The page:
The Success Camera, for viewing, Figs. 15 and 16, is an instrument calculated in every way to meet the requirements of professional out-door work. It is made in a form to secure the utmost rigidity and strength with the least weight. The bellows is conical, the bed is folding, the double swing back is convenient and easy of adjustment. In front, below the lens, is a small recess, or closet, in which extra tubes, flanges, screws, screwdriver, etc., may be safely carried; when folded, its bulk is small and occupies but little space. From the front to the outside surface of the bed, as folded, is only six inches, and the weight for 11 X 14 box, with ground glass and plate-holder, is only twenty-two pounds. By referring to the cut, 16, the compactness of this camera may be realized.
From the mode of construction the bed is rendered peculiarly rigid, and in their attachment and arrangement the brass guides are protected from injury. In case that, through accident, any part should get broken, it can readily be replaced without returning the camera.
The Novel View Camera is the latest response to the demand for something that shall be very light and very convenient. Its construction is the result of a series of experiments entered into with a view to obtaining an instrument in the make up of which there shall be no unnecessary weight, and combining easy adjustment with great rigidity. It being absolutely necessary that a view camera shall permit the use of the plate both horizontally and vertically, all the older forms of view cameras were built square, to pe:mit the shifting of the plate, thus adding very much to the weight of the instrument. In this instrument, however, all that is possible has been done to reduce the bulk and weight; in doing so several new improvements have been adopted. The box itself is very little larger in outside measurement than the largest plate it will take, and the double holder is so perfect as to be very little if any heavier than the glass plates it is intended to contain. The greatest improvement is the revolving bellows, the front end of which is fastened in the light frame-work in such a way that when the back is detached from the bed the whole bellows revolves, instead of requiring to be unbuttoned, as heretofore, making a great saving in time. The back is held to the bed by metal plates having slotted holes, which permit the passage of round screw-heads, which slide over the slots and thus hold very firmly. The back may be detached and changed from a vertical po-sition to a horizontal in so short a space of time as two seconds, by the watch.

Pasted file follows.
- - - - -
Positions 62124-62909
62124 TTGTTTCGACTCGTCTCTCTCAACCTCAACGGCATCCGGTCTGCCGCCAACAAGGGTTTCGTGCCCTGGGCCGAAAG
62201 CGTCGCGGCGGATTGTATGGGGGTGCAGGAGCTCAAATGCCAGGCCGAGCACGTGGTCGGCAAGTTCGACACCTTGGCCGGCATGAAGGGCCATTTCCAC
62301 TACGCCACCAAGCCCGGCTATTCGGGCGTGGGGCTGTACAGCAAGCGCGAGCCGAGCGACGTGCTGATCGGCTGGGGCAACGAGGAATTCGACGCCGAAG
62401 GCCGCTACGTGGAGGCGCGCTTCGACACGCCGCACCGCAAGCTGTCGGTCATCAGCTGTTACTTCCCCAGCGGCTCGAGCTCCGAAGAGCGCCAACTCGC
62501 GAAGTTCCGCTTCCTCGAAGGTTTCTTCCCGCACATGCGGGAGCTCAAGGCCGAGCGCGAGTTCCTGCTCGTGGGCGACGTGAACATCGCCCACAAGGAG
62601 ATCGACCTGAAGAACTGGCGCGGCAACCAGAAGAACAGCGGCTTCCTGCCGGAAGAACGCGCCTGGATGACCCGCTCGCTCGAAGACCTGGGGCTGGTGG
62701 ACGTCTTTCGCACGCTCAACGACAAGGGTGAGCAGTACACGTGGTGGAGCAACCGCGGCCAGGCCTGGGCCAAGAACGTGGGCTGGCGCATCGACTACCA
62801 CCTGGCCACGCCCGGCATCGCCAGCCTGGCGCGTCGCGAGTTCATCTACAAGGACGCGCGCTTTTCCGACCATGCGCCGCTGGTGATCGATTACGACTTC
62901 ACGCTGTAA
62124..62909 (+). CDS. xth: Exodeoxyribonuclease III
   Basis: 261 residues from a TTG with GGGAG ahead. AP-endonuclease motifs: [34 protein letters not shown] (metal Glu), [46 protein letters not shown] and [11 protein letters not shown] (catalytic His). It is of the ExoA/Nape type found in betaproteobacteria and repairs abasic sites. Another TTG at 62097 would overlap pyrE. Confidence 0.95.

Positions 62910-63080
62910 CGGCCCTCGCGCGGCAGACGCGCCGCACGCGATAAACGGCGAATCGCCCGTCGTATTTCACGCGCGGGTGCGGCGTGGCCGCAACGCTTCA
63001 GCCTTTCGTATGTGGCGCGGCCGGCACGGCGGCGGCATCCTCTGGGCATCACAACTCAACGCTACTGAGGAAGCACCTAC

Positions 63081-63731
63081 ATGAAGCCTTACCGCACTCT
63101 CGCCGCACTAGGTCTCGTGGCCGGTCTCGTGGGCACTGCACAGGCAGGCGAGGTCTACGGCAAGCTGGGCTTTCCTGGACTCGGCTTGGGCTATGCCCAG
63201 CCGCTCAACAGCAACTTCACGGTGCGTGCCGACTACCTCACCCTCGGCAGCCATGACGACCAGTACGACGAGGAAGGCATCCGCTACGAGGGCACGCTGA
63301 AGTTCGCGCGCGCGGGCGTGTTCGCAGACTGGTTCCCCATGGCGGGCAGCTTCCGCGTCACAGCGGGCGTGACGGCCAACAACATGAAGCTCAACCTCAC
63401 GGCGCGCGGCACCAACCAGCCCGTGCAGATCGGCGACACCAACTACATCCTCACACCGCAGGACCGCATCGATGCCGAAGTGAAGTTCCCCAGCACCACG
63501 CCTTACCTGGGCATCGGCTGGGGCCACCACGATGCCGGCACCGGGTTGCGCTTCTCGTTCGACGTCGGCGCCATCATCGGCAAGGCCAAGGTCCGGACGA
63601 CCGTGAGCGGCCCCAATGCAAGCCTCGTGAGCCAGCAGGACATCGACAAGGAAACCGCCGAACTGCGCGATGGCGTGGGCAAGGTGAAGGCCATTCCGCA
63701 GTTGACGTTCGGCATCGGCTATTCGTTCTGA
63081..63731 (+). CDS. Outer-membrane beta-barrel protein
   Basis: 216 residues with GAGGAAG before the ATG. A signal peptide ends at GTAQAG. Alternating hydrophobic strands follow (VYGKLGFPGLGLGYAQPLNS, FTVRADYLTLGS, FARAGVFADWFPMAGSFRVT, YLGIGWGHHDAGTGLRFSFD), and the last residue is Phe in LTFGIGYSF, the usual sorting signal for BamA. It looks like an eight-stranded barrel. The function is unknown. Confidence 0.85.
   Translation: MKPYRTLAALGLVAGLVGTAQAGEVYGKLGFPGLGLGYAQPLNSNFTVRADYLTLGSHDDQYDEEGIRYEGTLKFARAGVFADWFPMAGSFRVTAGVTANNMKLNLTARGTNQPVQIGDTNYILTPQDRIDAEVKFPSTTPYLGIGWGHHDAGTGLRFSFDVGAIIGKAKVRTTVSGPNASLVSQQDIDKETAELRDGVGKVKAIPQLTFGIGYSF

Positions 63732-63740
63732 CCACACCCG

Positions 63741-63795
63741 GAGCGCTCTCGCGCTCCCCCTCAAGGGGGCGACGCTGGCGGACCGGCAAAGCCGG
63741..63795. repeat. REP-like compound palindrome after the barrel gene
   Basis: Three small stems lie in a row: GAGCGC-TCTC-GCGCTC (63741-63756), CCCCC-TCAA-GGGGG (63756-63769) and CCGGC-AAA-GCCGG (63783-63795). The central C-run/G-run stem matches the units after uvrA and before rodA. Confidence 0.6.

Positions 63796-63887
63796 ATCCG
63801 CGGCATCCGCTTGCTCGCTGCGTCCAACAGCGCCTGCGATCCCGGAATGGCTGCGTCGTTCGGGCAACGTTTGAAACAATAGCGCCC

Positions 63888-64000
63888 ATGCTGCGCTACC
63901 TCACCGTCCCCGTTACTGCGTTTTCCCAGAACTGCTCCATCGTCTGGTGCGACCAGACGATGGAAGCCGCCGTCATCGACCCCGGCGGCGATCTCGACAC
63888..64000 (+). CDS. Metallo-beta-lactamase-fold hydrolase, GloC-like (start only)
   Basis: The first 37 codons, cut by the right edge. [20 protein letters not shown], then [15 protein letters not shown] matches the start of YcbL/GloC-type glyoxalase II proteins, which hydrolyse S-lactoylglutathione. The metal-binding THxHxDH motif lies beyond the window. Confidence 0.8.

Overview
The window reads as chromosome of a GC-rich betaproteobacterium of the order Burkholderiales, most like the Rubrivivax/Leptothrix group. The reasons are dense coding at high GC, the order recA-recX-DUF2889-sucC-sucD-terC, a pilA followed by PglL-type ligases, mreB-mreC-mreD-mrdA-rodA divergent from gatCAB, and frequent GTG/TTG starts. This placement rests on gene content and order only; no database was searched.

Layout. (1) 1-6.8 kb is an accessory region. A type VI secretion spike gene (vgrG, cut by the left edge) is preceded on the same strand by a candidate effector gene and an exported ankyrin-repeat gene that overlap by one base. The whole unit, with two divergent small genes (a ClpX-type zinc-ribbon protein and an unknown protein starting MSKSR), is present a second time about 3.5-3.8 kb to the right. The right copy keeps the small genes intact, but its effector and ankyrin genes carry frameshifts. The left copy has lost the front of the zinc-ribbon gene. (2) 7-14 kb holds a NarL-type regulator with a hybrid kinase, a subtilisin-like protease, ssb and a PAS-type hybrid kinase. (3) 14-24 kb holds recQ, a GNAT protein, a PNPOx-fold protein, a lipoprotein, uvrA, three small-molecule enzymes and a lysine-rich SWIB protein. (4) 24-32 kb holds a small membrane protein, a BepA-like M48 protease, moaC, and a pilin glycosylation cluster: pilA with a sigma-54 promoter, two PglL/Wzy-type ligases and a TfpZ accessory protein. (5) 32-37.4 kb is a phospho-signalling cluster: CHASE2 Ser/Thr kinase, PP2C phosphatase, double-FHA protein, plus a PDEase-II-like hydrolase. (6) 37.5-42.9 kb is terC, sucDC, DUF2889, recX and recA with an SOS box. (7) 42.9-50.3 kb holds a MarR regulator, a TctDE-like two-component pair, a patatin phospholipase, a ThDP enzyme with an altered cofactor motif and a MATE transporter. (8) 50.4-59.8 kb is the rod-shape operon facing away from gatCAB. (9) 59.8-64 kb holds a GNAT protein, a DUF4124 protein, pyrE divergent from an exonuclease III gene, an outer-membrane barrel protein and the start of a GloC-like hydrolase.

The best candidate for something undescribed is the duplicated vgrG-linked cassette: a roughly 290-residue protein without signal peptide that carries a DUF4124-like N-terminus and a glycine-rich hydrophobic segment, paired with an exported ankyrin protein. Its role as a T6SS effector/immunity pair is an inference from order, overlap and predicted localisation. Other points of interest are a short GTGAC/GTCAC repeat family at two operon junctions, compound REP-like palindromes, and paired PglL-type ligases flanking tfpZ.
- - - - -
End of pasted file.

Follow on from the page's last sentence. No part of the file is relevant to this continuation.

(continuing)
Fig. 16. The Novel View Camera.
Fig. 17. Representing The Camera While Being Reversed.
These boxes are made with a double swing, the combination of the two swings making it possible to avoid all distortion of lines.
These cameras are made in all sizes from 4x5 to 18 X22, and they are decidedly the camera of the period. The 3 suitable sizes are fitted with partitions, and extra fronts for stereoscopic work.
The novel dry plate holders for these cameras are stripped of every unnecessary bulk and weight, each will contain two plates, except the sizes above 8x10, which are fitted with a patent shield, each one of which has two slides working in the end and in the side of the shield, therefore the slide can be withdrawn from the side of the shield, no matter in what position the camera is placed. These shields are single for one dry plate only. All the sizes of Novel Cameras above 8x10 are made with the ground glass of the same focus as for wet plate holders; if desired wet plate holders can be furnished to order.
A new idea has been perfected and carried out in connection with the Novel Camera, making it a combination View and Portrait Camera with the above name. See Cuts 18 and 19. A portrait attachment has been constructed to fit the back of the larger sizes of the Novel Camera, which can be attached or detached in a few seconds, thus rendering it unnecessary that there should be two large and expensive cameras in one gallery. This is an exceedingly valuable improvement for the larger sizes in more than one particular. The 18x22 size, with ground glass and two plate holders, weighs only 50 lbs.; the measurement of this size outside is 1 1x22x30¼ inches only.
Fig. 18. Klauber Camera, View Part Only.
Thus it will be seen that every variety of work in the gallery may be done with two or at the most three Cameras.
The Climax Imperial Cameras for work up to 8x10; a Klauber Camera for portrait and view work from 8x 10 to any size desired, together with a Copying Camera, would make a superb outfit for any gallery.